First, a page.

The 49ers moved in unison to the strong side. Once again, Minnesota’s defense flowed with the 49ers, as the play looked like a zone run to the strong side.

 

But Shanahan had a new play to pull from his flat-brimmed hat.

 

While “14 Suzy”flows weak and the backs cut strong, he flipped the play and had the line flow strong. Both backs sold the play by taking two steps to the strong side, but then cutting back weak.

 

Mostert was able to gain seven yards on the play to give the 49ers another fresh set of downs.

 

1st and 10 at the MIN 21 (7:03)

 

Shanahan wasn’t done giving new situations for Minnesota’s defense.

 

Tight end Levine Toilolo entered the game as the Y receiver and moved Kittle to the U receiver. Kittle started the play just outside Toilolo’s hip but motioned to a “Tite Slot” formation.

 

Quarterback Jimmy Garoppolo shouted “can” at the line of scrimmage, which killed the first play and activated the second play, “18 Force.”

 

 

A “force” run has the offense flowing strong, and the back attacking the perimeter of the strong side. It feels like a power run, maybe something a high school or junior college team might run.

 

But the strongside tackle does not make a down block Shanahan’s “force” runs, but instead uses outside zone blocking to create a gap for the back.

 

The running back eyes the outside leg of the tight end and takes an outside zone course. He will read the front side combination block outside-in, and he can make a vertical cut inside if he sees daylight.

 

A tremendous second level from Garland on middle linebacker Eric Kendricks also helped Mostert gain four yards, and move the 49ers to the 17-yard line.

 

2nd and 6 at the MIN 17 (6:21)

 

If I’m honest with the reader, I wanted Mostert to score on this play. It felt as if he was going to square up on his third step and sprint through a massive gap in the line.

 

That was not the outcome, but Mostert was able to gain four yards on “19 Support.”

 

Once again, Shanahan motioned Juszczyk, but this time well outside the formation. Minnesota was staring at a single-back look and was aligned in a 4-3 Over defense.

 

 

“Support” is another outside zone run to the strong side. Shanahan’s new twist was running it from a single-back formation.

 

When Shanahan calls Support, it tells the back to read the gaps one-at-a-time from outside to inside.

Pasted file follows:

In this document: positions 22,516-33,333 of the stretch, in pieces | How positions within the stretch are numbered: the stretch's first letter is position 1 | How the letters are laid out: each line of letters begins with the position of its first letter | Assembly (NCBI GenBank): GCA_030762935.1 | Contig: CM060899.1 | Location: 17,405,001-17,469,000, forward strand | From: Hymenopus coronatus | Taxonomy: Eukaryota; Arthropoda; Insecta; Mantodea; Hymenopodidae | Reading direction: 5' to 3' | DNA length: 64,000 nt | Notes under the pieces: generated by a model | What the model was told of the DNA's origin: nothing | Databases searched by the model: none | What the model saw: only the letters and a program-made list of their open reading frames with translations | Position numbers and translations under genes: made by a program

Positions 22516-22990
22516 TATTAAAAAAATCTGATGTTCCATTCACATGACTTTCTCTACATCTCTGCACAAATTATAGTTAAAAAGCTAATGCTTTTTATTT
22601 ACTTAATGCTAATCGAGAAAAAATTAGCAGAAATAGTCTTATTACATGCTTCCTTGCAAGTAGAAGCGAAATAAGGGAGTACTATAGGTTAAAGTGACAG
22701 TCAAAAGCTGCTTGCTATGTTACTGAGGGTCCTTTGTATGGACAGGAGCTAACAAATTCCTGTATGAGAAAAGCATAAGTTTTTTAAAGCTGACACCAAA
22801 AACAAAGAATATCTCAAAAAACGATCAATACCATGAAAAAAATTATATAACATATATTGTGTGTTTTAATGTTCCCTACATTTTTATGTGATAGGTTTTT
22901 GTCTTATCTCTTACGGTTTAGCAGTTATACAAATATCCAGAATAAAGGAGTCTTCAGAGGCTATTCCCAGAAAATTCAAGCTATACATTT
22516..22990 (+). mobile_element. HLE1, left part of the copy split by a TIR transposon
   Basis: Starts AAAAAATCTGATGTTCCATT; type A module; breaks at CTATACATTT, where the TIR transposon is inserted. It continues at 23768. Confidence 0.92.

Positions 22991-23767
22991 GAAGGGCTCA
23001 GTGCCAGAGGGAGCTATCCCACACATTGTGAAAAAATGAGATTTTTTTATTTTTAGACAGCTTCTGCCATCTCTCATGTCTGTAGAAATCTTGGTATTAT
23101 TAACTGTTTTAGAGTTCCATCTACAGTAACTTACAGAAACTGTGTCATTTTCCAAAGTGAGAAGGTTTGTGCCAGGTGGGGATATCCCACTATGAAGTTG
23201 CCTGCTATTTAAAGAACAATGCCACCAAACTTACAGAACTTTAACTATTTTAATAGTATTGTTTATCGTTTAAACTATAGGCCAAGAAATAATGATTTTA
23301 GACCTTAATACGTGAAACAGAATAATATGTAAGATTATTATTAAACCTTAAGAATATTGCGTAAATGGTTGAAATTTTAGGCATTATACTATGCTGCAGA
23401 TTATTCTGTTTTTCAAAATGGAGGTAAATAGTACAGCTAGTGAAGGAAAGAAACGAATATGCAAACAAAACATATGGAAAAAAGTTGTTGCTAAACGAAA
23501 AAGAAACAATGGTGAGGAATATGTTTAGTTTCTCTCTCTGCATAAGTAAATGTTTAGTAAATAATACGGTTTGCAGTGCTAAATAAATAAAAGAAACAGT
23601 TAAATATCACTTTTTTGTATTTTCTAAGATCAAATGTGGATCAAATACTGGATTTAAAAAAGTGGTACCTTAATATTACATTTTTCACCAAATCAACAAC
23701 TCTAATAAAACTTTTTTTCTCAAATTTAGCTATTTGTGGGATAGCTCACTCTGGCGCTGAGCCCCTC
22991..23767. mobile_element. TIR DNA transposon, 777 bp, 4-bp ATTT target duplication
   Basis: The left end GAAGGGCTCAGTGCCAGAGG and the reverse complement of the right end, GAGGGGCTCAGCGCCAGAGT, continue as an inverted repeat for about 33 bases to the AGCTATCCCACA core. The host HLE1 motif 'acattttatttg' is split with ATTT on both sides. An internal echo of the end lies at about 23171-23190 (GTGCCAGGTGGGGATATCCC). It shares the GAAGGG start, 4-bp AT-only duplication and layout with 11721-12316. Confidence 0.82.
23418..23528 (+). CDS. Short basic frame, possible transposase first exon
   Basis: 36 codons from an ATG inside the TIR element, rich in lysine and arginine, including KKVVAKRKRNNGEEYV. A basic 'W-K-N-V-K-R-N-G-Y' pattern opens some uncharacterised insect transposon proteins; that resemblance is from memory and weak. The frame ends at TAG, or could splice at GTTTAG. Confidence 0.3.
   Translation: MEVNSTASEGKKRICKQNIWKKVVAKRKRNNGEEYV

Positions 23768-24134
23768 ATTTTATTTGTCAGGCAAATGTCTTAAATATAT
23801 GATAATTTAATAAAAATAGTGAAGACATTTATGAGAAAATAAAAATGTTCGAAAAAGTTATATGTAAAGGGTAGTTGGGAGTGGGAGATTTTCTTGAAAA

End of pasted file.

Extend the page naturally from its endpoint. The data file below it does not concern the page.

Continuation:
Mostert had an excellent block from Tomlinson and a second-level block from Garland. Garland earned an 80.7 run-blocking grade from Pro Football Focus.

 

3rd and 2 at the MIN 13 (5:39)

 

It was clear Shanahan was not going to throw on this series, and since Mostert didn’t score on the previous play, he’d give Coleman a shot to earn six points.

 

The 49ers broke the huddle and were in a “Change Right” formation. “Change” flips the backs, and “right” tells the tight end where to align.

 

But Kittle motioned to the left side, putting the 49ers in a strong left formation.

 

 

Shanahan’s power runs keep the old school DNA, as he still attacks the strong side of the formation. But, as usual, Shanahan can run it out from a variety of looks.

 

With two backs, the fullback pinpoints the inside leg of the play side tackle and keys on the end man on the line of scrimmage. The pulling guard comes through and heads to the second level to shove aside any linebackers who might cause a problem.

 

The running back runs downhill toward the A-gap and read each gap from the inside out. Unlike a high school or junior college power that designates a specific hole for the running back, Shanahan allows the back to head through the two, four, or six holes.

 

Coleman found enough room to squeeze through, and brought the ball to the Minnesota two-yard line.

 

1st and Goal at the MIN 2 (4:57)

 

For all of Shanahan’s genius, he often gets overlooked for how simple he keeps his game plan.

 

He didn’t make any substitutions, nor did he have the offense align in some exotic formation.

 

Like a bored high school coach looking to catch the starting defense sleeping, Shanahan flipped the previous play from the left side to the strong side.

 

The 49ers scored on “16 Power,” using the same backfield, same motion, and pulling a guard to the right.

 

It’s that easy.

 

This series put the 49ers up by 14 points, and while the game wasn’t completely sealed, it certainly made the last beer at the bar a little colder and go down much smoother.

 

All images courtesy of NFL.com.

All statistics courtesy of Pro Football Reference unless noted.